• filtration in sand filters + chlorine disinfection + pH correction,

• surface coagulation in sand filters, multilayered ones or with a layer of hydro-anthracite + chlorine disinfection + pH correction,

0 10 20 30 40 50 60 70 80 90 100

tap water swimming pool water washings

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• surface coagulation + ozonization + sorption filtration + chlorination + pH correction,

• surface coagulation + ozonization + filtration in a multilayered bed (including the sorption layer) + chlorination + pH correction,

• ozonization + sorption filtration + chlorination + pH correction,

• surface coagulation in multilayered filters + ozonization of part of the circuit water flux + chlorination + pH correction,

• surface coagulation in multilayered beds + UV irradiation + chlorination + pH correction.

3.1 Filtration

Filtration is the main process in the system of swimming pool water treatment and its aim is to remove solids of varying dispersion from the water. In this way, the filtration protects the remaining parts of the installation against mechanical damage and clogging. It also influences the effects of the subsequent processes, disinfection and water pH correction.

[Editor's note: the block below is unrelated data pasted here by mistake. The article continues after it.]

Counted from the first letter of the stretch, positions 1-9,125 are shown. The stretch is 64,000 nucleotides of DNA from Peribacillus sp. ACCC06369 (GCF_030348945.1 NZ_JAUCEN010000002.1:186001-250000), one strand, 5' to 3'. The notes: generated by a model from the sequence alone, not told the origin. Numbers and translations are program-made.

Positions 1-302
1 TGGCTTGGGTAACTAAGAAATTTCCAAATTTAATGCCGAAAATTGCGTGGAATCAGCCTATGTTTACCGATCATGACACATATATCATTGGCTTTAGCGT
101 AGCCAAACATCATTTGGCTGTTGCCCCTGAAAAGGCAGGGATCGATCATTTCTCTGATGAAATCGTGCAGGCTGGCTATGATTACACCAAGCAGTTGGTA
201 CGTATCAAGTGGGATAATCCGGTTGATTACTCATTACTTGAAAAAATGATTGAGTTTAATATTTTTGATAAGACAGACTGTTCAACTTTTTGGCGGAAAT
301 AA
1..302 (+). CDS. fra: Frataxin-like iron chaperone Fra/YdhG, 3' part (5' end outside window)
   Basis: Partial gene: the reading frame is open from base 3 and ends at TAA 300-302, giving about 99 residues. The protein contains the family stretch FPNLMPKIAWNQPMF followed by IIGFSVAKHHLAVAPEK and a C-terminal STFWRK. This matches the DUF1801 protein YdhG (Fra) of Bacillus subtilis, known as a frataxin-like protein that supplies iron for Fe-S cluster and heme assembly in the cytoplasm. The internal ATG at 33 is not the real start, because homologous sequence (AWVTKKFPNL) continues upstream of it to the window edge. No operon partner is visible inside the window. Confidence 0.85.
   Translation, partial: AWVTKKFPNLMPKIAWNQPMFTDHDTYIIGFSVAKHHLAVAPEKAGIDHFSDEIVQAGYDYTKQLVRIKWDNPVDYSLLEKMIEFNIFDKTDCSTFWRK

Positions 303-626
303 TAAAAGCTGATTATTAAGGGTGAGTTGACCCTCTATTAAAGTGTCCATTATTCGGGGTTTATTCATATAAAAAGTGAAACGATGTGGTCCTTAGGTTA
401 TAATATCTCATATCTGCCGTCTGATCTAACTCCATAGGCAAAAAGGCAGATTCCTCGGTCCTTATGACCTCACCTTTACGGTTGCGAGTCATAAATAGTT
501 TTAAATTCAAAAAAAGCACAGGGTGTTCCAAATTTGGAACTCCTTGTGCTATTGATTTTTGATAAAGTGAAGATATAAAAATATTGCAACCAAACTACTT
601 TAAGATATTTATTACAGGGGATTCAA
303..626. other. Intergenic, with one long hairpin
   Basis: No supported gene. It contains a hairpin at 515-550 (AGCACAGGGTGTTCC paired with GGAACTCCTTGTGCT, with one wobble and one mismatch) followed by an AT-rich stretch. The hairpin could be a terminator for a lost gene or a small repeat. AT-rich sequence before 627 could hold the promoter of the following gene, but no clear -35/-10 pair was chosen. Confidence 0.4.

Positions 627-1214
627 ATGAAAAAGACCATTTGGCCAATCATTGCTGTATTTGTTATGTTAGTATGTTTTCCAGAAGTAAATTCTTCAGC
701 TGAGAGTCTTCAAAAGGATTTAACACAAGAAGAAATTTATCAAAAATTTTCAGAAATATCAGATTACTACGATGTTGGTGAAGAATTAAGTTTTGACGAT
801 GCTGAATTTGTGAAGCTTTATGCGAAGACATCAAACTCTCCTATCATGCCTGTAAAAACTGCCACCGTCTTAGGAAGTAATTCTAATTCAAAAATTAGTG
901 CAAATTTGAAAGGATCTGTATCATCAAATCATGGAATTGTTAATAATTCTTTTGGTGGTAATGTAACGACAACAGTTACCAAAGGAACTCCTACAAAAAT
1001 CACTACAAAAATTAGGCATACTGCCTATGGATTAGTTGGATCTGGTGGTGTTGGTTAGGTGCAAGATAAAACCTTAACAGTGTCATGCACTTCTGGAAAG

Swimming pool water filtration systems usually utilize fast filters (pressure, multilayered, sand and gravel or with an additional layer of anthracite, active carbon, zeolite or ones filled with a glass bed) which filter water at 30 m/h [15].

Increasingly popular in the treatment of swimming pool water are vacuum filters (open or closed, with frame inserts and a filtration layer) that were previously used for industrial applications.

To make swimming pool water turbidity-free and compliant with current regulations [15], the use of pressure filters have to be combined with a coagulation process that supports water filtration (surface coagulation). In the case of open vacuum filters (mainly due to lower filtration speed, 4-11 m/h) there is no need for an additional support.